Competing and Consensual Voices (The) Patrick Costello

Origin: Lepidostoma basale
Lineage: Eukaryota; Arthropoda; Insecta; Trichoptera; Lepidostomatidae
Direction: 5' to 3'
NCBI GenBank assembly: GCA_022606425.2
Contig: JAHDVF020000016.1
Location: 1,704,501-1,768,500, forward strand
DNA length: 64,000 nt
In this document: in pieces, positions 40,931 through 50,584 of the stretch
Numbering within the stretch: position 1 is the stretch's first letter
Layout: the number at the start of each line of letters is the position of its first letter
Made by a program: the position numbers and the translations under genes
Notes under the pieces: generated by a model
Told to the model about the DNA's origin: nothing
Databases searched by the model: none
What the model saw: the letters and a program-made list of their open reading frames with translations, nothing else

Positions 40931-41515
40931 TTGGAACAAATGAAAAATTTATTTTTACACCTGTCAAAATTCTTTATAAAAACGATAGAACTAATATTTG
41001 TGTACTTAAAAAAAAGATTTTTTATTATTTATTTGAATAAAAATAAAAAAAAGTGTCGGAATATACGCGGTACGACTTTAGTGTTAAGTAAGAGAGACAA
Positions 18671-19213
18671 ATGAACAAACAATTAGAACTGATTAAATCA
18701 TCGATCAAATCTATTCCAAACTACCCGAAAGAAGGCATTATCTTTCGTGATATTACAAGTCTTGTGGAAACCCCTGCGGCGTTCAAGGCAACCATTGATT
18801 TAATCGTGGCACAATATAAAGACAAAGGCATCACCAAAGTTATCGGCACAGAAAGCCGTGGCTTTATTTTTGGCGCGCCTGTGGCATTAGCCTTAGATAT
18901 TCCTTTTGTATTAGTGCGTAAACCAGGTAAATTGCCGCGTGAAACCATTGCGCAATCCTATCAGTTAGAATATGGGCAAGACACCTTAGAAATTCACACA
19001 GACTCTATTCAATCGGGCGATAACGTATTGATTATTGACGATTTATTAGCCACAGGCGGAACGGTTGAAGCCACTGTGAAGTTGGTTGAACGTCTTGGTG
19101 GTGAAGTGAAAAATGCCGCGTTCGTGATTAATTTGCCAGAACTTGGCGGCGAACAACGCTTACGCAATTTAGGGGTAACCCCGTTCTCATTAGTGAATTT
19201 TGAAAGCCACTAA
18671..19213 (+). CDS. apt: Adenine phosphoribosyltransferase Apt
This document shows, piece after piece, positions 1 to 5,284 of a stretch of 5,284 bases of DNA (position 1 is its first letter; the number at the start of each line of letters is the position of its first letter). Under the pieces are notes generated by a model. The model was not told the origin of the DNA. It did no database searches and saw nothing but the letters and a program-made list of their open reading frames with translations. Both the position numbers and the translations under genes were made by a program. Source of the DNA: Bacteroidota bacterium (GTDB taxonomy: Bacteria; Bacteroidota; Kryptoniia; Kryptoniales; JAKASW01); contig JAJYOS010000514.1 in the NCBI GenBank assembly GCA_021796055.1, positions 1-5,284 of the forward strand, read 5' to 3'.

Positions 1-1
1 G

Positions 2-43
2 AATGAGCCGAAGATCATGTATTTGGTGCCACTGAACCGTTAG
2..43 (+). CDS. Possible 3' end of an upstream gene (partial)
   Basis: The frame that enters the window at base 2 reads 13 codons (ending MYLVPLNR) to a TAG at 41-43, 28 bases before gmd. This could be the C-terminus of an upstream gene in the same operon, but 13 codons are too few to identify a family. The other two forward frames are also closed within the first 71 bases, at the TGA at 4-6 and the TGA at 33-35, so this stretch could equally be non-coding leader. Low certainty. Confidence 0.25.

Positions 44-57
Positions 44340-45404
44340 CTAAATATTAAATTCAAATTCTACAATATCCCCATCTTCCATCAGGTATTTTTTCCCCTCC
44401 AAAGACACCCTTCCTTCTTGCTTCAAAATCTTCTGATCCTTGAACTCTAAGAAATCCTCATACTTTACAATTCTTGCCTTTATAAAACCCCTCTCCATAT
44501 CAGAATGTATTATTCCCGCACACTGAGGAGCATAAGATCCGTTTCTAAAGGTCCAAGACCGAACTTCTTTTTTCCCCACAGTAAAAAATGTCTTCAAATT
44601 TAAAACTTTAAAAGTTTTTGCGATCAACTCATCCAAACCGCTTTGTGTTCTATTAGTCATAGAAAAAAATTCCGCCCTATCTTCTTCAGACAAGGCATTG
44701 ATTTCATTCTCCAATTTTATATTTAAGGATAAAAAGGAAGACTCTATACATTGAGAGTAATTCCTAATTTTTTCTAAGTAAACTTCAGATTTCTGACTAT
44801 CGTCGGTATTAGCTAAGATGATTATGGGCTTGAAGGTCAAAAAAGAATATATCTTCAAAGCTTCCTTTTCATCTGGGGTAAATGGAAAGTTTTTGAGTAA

Learning to argue is one of the central objectives of education. Whether it be conducting a formal debate, participating in a group discussion, writing an essay, a critique or a persuasive appeal, the ability of the student to employ argument and to anticipate and evaluate the arguments of others will generally be an important measure of achievement. This book examines the theory and practice of argument in primary, secondary and tertiary education. Several of its chapters offer theoretical discussion of the forms and functions of argument within social, philosophical, historical and rhetorical contexts. Others contain critical analyses of spoken and written argument and show how these are part of the learning process. A number of the chapters provide ideas for developing the skills of argument. The book, whose contributors represent a range of international and disciplinary perspectives, is an important resource for teachers and researchers sharing an interest in the rich and complex relations between language, thinking and education.